Well AVS member @gangrew came though with some pulls from Straight Outta Compton for me to test. So this is the same scene from the movie in 7.1 and 2.0, and both played from start to finish. Both were played in VLC player on the HTPC with the volume at -5 on the AVR. Both were with all of the speakers and subs on. I did them back to back, no changes to anything at all.
How different did they sound?

At what bitrate is that MP3?

Did you mean 7.1 and 2.1??
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post #107 of 276 Old 09-23-2016, 04:11 PM - Thread Starter
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Quote:
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How different did they sound?

At what bitrate is that MP3?

Did you mean 7.1 and 2.1??
The mp3 is at 128k, and he has it labeled 2.0, so I went with that They sounded pretty different. Its not like it was hard hitting (like explosions) in 7.1, but it had a lot more umph to it.

Getting back to my distortion, that's good to know. I would guess the 90htz is more my mains not keeping up than the subs. I could be wrong there, but they are not really happy at those levels Also, I NEVER actually listen that loud, usually I am at -15 or -20 in the AVR.

I know that most of that low end IS actually room gain. I will have to look to find it, but I have actually seen almost 130db in that low end. Most of my DSP settings (from what I remember) are trying to kill that low end hump.


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post #108 of 276 Old 09-23-2016, 07:42 PM
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It looks like you have an answer, the mains are to small and leaveing an audio hole for your music. Alan is correct in to much low bass just drowning out the mids. I've recently backed down my subs. This was causing the mains to work harder even set to small do to the bass.
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post #109 of 276 Old 09-24-2016, 07:39 PM - Thread Starter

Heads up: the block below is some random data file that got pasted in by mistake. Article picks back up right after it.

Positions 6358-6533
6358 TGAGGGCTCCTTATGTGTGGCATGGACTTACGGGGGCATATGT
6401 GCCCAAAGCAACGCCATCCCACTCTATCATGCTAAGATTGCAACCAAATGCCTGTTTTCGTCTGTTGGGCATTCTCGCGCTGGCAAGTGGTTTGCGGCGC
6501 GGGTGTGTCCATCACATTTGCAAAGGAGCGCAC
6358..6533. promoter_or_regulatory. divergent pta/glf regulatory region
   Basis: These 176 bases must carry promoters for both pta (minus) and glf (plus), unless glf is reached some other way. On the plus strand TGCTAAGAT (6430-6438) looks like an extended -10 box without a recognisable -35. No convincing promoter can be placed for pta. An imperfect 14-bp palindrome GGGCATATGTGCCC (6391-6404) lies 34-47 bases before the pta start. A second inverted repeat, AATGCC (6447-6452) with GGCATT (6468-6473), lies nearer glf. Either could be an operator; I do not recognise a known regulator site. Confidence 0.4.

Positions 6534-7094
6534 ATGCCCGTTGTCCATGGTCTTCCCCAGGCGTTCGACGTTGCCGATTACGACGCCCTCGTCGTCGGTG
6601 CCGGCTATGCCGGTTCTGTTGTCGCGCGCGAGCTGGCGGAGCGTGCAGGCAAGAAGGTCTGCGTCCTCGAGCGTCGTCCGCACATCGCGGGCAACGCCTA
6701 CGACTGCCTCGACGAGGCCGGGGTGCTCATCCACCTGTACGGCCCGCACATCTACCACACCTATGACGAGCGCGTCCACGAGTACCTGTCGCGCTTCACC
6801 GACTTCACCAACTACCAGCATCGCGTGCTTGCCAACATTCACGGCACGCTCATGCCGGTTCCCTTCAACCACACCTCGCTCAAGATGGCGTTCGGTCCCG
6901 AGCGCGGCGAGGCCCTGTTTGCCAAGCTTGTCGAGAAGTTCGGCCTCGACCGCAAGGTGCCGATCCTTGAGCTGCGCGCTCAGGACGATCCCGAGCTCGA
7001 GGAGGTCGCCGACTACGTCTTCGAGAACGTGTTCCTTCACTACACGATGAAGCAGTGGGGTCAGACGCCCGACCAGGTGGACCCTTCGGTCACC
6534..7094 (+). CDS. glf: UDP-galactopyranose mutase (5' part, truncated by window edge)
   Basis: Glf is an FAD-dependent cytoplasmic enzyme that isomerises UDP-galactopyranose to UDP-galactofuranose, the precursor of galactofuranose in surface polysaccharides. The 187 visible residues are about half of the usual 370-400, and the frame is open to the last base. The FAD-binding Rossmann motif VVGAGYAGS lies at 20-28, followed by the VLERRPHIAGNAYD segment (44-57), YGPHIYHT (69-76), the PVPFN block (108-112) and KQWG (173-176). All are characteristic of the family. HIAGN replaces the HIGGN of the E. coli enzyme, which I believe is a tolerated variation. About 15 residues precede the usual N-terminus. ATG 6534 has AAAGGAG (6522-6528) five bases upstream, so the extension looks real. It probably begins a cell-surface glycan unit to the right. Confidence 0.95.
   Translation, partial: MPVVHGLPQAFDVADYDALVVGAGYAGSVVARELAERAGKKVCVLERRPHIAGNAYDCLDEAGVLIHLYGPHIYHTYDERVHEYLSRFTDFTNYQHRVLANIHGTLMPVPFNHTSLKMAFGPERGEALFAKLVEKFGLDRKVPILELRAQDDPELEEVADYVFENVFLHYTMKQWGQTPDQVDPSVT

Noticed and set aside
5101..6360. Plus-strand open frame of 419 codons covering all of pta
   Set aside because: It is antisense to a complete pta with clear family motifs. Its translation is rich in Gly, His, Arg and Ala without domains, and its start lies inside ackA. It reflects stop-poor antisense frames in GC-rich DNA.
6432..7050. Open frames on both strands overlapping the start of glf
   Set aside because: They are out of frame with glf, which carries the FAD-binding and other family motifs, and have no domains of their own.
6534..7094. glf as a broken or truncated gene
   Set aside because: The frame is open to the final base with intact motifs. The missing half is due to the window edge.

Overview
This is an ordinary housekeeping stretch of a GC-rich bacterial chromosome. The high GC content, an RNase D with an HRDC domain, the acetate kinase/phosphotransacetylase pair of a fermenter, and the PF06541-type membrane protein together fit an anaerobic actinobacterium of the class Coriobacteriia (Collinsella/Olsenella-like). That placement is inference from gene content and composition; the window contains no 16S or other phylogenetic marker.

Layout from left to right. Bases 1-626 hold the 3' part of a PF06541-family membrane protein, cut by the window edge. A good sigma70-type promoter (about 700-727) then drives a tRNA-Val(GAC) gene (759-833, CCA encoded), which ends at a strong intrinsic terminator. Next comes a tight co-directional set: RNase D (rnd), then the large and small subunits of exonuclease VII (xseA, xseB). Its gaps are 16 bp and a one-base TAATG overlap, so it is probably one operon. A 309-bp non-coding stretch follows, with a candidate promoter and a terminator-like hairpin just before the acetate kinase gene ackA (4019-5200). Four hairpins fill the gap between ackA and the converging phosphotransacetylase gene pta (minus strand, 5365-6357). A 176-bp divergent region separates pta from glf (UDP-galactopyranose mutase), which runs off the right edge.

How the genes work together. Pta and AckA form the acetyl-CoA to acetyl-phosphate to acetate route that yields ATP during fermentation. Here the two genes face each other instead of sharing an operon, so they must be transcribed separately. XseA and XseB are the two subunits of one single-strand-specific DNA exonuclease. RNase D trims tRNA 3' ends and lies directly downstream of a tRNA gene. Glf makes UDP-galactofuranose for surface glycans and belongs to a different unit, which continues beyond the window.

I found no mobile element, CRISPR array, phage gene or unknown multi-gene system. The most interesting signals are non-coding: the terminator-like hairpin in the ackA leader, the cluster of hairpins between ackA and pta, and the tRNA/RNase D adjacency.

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Alright, its question time! I was by my buddies place earlier and we did some quick sweeps of his system. He is running EMPTek towers up front with a single SVS PB12-NSD in a family room that is completely open to the house on one "wall". He is not running any DSP, and I am not sure what (if any) set up has been done since he changed to a Denon receiver a while back. Anyway he is very happy with it all, and its been a great system. I think it sounds really good with music especially, and is the one I use as a measuring stick for my setup in that regard.

Unfortunately my laptop was acting up, so we ended up installing REW on his HTPC which means I don't have the graphs to show you guys. The gist of it is that his was flat from around 40-140htz. Now this was FAR from an idea measurement, we had the mic in the middle of the room (about) and there was all kinds of people sitting around talking, but we took a handful of measurements and made changes and it was pretty consistent. It also wasn't table flat, there were two dips at about 70 and 95htz. We saw a peak of about 110db give or take a few db for the most part. It stepped down after 40htz about 5db until about 20htz where it rolled off pretty quick. We did have the front speakers on, but we set them to small and crossed them over at 250 to pretty much take them out of the picture.

Doing some RTA while playing music there was a lot more action in that 50-60htz range than you saw on my system. However, I am still not convinced that is the main crux of my issue. The music I was comparing peaks around 40htz, which I don't have an issue with on my main system, but yet my computer system (which peaks at 40htz) has more bass. I understand that I could be missing say 60htz, but if the big bass hits are 40, then why does it still sound so anemic? His system was also doing about 110db on sweeps, and about 105db or so peaks with music. Mine will do 110db sweeps, and about 90db peaks with music.

Now to get to the questions. If I am missing mid bass, which I know I am, then what can I do? Looking back at my old measurements, I was much flatter across a much wider range.



What the hell happened?! More less I am looking to see where to start to get everything back in line. I am planning on changing my main LCR speakers, should I wait to dial it all in until after I get them changed out?


Sean
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post #110 of 276 Old 09-25-2016, 05:35 AM